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The downside of corporate life

| Wednesday, November 15, 2017

The final weeks of the 175th fall semester are upon the student body here at the University of Our Lady, a semester that has featured late nights of studying coupled with long days of classes and extracurriculars.  But for upperclassmen, the fall semester brought with it a new animal: the corporate recruiting process.  The corporate animal is not like anything experienced before — it is the ultimate transition into the adult world, the first step in a career that college has been preparing us for.  And, for some, perhaps even most of the talented individuals at Notre Dame, these careers will prove quite lucrative.  So it is understandable the fervor which surrounds such a process. But as our resumes are typed out, our shoes shone, our suits pressed and our shirts laundered, all the while drooling over how much money we will make at whatever prestigious firm we go to, we neglect what is lost. Or rather what this entire process has costs us, for everything has a cost.  So I have set about giving a complete account of the costs as I have observed them.

Time is our most scarce commodity. There is very little we can do to acquire any significantly greater amount of it, and our time at Notre Dame is all the scarcer.  The Notre Dame undergraduate gets four years, just four years (or perhaps less) of living in a closely knit dorm community, only four years of football games on Saturdays.  With such little time here, why should we be in such a rush to get a job and leave?  Is it not comical that alumni wish they could come back, while the current student body can’t wait to grow up and leave?  Don’t wait until it is gone to appreciate what we have right now, for it will be over shortly. And when it ends, it is over for good.  Studying business especially requires a constant preoccupation with the future, stressing over how summers are to be spent, or what firm to sign with for after graduation — but what waits for us beyond graduation isn’t going anywhere.  The corporate world will still be waiting when it is time for us to leave. But for most undergraduates, this is just the tip of the iceberg.  Interviews and internships will quickly turn into 60-plus-hour work weeks, with what little time remains allocated to eating and sleeping.  What use will the money we make be if we have no time during which to spend it, or worse yet, if the medium by which we acquire it makes us miserable?  With all this time being dedicated to what we have to do, what time remains for what we want to do?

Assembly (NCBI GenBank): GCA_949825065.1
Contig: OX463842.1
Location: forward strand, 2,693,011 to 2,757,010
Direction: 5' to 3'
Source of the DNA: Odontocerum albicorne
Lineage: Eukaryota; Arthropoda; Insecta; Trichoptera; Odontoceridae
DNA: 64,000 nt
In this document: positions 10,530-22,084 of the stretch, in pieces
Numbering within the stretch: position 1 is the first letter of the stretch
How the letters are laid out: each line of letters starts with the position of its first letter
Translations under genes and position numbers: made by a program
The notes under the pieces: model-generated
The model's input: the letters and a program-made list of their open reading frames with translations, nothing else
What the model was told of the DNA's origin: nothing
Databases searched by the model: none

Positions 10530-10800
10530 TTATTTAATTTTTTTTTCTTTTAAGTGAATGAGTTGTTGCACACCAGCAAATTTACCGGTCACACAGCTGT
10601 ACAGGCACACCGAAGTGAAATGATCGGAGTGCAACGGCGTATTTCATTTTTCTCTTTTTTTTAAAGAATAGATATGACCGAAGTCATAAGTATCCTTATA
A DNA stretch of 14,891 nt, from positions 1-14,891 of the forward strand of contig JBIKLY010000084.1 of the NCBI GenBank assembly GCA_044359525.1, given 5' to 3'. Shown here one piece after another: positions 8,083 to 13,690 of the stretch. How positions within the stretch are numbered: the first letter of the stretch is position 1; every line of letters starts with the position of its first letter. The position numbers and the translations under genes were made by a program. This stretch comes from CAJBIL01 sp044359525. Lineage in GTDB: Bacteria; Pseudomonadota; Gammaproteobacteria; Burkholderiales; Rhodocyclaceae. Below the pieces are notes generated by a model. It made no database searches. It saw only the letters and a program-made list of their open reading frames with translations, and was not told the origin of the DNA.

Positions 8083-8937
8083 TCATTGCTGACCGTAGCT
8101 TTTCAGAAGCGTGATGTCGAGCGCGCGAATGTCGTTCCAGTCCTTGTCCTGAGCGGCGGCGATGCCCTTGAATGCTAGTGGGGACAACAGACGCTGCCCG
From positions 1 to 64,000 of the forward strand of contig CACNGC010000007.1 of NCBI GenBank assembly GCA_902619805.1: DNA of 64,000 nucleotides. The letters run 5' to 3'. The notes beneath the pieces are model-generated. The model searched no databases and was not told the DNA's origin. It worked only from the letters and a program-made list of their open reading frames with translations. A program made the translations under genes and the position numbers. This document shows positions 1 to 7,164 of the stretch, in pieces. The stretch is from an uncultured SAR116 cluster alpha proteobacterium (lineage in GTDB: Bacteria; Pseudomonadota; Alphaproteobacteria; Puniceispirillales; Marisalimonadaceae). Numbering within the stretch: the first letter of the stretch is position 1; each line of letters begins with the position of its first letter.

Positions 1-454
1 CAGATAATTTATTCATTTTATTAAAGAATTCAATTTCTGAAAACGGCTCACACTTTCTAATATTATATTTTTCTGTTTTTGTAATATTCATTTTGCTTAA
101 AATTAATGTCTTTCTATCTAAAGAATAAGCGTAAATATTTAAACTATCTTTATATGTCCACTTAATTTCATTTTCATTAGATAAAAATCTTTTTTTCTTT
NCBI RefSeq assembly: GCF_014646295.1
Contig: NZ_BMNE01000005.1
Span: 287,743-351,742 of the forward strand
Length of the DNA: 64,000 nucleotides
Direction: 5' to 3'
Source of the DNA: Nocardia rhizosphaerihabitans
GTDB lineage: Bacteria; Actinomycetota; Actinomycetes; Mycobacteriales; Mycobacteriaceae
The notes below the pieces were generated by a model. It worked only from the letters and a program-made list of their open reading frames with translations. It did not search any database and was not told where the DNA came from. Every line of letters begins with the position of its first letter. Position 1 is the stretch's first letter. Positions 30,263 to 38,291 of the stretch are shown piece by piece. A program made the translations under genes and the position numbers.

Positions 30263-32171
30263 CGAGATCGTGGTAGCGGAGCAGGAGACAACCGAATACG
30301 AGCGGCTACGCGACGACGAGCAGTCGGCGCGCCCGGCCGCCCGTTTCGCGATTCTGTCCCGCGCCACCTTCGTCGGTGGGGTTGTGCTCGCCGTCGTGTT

The time we seem to be so willing to throw away is just the beginning of the problem. What is the value of this time compared to the quality of our lives?  Our lives are worth living because we are individuals, independent individuals within a co-operative society. Because we hold beliefs, ideals and values that are unique to ourselves. This is what makes man so powerful.  But the jobs we pursue, or that pursue us — however it goes — demand uniformity in everything that is to be done. There is no deviation from the collectivized mean.  There exists a certain set of arbitrary rules, set long ago for reasons long forgotten, that govern nearly every aspect of corporate life.  The rules of corporate society demand that we dress according to how it deems acceptable, carry ourselves in ways it deems acceptable and, most detrimentally, think in ways it deems acceptable.  But before we subscribe to such precedents, have we first considered who established such rules for the way we go about our lives, or whether we find such rules to be agreeable?  The idea of freedom is being able to live according to how one sees fit, and we Americans are quick to brag about of all the liberal freedoms that we enjoy. But are we truly free if we are told how to dress, how to think and how to act? Or have we traded one form of tyranny for another?  We each have our own values, ideals and thoughts, and the way we dress, act and think should reflect these.  But when we assent to the demand for uniformity we become cogs in a machine, indistinguishable from every other moving part and soon forgotten.